Filling out my Academy ballot this week, I find myself indulging in an exercise in Oscar futility: re-living my list of Oscar “should-haves.” Brokeback Mountain should have won over Crash in 2005, Apocalypse Now over Kramer vs. Kramer in 1979 and ET over Gandhi in 1982.
The Academy is, well, the Academy, but some 683 new members have been added to the rolls this year representing a wider swath of experience and taste. Will future lists of nominees and winners reflect this new constituency? Will the Oscar show become a black-tie version of the Independent Spirit Awards or more of a Hollywood party?
As the Academy Awards illustrate each year, the disparity between the two sectors of the film world continues to grow ever more dramatic. The combined grosses of Spotlight, Birdman and 12 Years A Slave — the “best picture” winners of the last three years — would provide half the budget of a studio blockbuster. Add up box office returns of this year’s nine nominees and you reach about 25% of the gross of Avatar, the last Hollywood blockbuster to win an Oscar.
Oscar votes, to be sure, are clearly not influenced by box office results, as they were in the 1930s or 1940s when studio films needed massive filmgoer approval to be anointed “best picture” — witness Gone With The Wind or Casablanca. Of course, in that era the studio chiefs instructed their employees how to vote, and you were prudent to listen to them. I was sipping a martini at the bar of the Oscar show in 2007 when I heard one veteran studio chief proclaim grumpily, “How can anything be Best Picture if no one has seen it?” (It was No Country For Old Men, which won that year, that set him off.)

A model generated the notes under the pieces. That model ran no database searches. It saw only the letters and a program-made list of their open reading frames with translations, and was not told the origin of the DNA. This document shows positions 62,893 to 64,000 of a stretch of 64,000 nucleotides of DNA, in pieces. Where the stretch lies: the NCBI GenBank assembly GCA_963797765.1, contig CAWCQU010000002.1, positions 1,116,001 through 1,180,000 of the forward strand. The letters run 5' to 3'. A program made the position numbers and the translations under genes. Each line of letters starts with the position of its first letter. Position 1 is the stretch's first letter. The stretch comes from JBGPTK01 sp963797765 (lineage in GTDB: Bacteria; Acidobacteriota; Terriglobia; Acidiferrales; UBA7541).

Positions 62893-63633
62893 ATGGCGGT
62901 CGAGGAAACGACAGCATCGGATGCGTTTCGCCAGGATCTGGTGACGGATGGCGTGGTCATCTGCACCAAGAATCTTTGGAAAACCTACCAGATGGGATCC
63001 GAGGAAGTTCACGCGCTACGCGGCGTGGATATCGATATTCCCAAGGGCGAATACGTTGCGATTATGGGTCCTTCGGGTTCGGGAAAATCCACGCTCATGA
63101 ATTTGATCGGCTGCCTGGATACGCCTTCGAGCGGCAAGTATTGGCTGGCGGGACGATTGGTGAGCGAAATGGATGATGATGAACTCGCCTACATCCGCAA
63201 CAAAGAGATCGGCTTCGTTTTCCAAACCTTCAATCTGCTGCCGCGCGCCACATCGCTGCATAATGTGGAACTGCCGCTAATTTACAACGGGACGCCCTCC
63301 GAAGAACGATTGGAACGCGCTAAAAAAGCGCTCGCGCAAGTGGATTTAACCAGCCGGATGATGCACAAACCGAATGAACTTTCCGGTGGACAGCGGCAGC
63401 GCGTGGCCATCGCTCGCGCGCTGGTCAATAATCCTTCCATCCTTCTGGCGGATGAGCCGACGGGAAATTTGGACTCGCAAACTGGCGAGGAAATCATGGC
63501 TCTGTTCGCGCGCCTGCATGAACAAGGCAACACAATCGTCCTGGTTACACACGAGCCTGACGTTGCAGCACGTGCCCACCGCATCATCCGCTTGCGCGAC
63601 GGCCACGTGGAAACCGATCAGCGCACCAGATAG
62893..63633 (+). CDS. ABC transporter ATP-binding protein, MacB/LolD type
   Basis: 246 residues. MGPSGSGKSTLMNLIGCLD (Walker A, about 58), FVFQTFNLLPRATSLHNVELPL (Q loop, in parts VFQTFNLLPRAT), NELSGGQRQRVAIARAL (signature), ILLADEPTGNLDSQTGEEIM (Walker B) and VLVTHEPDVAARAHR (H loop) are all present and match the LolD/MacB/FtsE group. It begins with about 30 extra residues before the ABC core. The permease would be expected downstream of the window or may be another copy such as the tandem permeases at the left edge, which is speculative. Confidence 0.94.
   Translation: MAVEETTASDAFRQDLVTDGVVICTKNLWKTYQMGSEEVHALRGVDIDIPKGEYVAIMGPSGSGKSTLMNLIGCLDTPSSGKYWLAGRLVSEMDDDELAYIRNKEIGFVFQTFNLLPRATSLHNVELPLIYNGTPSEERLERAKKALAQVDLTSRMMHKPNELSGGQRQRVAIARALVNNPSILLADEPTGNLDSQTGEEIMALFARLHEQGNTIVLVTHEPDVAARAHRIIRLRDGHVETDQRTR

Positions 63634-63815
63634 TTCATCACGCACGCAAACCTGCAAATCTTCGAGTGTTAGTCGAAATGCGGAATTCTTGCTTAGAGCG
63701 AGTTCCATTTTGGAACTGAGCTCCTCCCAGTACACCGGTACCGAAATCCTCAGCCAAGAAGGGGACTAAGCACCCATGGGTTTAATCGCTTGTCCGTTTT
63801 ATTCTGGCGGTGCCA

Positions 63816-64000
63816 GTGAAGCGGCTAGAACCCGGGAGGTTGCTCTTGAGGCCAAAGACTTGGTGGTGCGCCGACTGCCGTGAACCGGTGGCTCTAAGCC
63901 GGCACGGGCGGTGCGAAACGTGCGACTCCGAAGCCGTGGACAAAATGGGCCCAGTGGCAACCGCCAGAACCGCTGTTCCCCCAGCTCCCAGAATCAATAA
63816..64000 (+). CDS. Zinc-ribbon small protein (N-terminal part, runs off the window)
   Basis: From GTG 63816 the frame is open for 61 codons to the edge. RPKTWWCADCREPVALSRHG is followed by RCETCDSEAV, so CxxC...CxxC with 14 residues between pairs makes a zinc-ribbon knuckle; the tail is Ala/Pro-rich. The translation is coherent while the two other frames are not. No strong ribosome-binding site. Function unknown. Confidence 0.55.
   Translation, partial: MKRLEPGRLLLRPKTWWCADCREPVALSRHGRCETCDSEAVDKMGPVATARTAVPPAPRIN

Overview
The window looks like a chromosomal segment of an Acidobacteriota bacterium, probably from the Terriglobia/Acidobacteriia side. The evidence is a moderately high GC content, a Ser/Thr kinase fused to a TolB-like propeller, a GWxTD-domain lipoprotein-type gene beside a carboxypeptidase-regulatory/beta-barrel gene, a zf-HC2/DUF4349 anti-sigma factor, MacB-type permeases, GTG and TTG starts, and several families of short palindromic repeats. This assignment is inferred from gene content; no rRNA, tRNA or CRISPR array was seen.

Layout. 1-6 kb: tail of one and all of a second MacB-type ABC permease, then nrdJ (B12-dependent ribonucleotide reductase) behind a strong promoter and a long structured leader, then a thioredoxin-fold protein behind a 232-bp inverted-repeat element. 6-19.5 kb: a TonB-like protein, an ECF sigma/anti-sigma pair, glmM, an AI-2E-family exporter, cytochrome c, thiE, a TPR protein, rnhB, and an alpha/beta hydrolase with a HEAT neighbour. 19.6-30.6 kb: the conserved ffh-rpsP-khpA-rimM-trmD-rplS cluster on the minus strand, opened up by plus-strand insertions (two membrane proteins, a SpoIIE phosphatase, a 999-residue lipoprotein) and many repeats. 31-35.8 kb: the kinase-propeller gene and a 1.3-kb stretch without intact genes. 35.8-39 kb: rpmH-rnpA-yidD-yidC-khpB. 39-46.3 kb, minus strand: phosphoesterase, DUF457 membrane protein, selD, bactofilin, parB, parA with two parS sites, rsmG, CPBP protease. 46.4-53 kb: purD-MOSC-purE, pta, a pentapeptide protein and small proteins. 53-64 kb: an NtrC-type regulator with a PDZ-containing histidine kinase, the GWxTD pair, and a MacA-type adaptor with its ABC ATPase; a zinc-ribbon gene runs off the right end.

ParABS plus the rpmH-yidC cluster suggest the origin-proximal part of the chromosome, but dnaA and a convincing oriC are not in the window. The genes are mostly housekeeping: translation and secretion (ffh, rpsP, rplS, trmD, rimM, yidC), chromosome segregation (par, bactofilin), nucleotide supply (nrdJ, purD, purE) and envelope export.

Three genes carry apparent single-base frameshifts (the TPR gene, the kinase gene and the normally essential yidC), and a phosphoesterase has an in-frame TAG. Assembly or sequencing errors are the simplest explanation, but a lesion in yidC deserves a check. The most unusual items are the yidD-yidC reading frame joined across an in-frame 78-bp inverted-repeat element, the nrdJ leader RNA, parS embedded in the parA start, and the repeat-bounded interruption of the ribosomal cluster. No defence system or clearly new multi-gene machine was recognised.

Personally, I applaud the Academy for honoring the art and craft of filmmaking, and not their financial models. Still I am surprised by the year-to-year consistency with which major hits emerge empty-handed; The Martian, which grossed $640 million last year, was a rare exception (it was a runner-up). The studios each year dispatch last-minute bulletins to voters that superhero movies are also part of the landscape; Suicide Squad is a contender for makeup and hairstyling, notices reminded me last week. But none of the billion-dollar tentpoles of recent years have been advanced as serious contenders for much else — Avengers or Transformers, for example. Films like Frozen or Jurassic Park or The Hobbit impacted the imaginations of millions of young filmgoers, but not those of the Academy.
Back in 1972 when I attended my first Academy Awards show, I failed to anticipate this phenomenon. The Godfather won that year and was correctly heralded as both a stand-out picture and an “audience picture” (studio argot of that era). At that moment many films seemed to be shaking the landscape — The Graduate, The Sting, The French Connection, etc. Even studio musicals like Oliver, The Sound Of Music and My Fair Lady were bringing in both awards and box office grosses.
Given this harmony of adulation, it seemed unthinkable that Hollywood, in the future, would soon bifurcate into tentpoles vs the indies – a complete separation of church and state. Or that the Academy would revere one, ignoring the other. But that’s the pattern that has emerged, along with this ultimate irony: the Oscar show is broadcast on ABC, whose parent company, Disney, pulls in half the revenues of all Hollywood movies because of its dominance in franchise films.
Perhaps we are approaching the moment when Disney and ABC will simply concoct their own awards ceremony and not distract the bifurcated filmmaking community with all this other random product.
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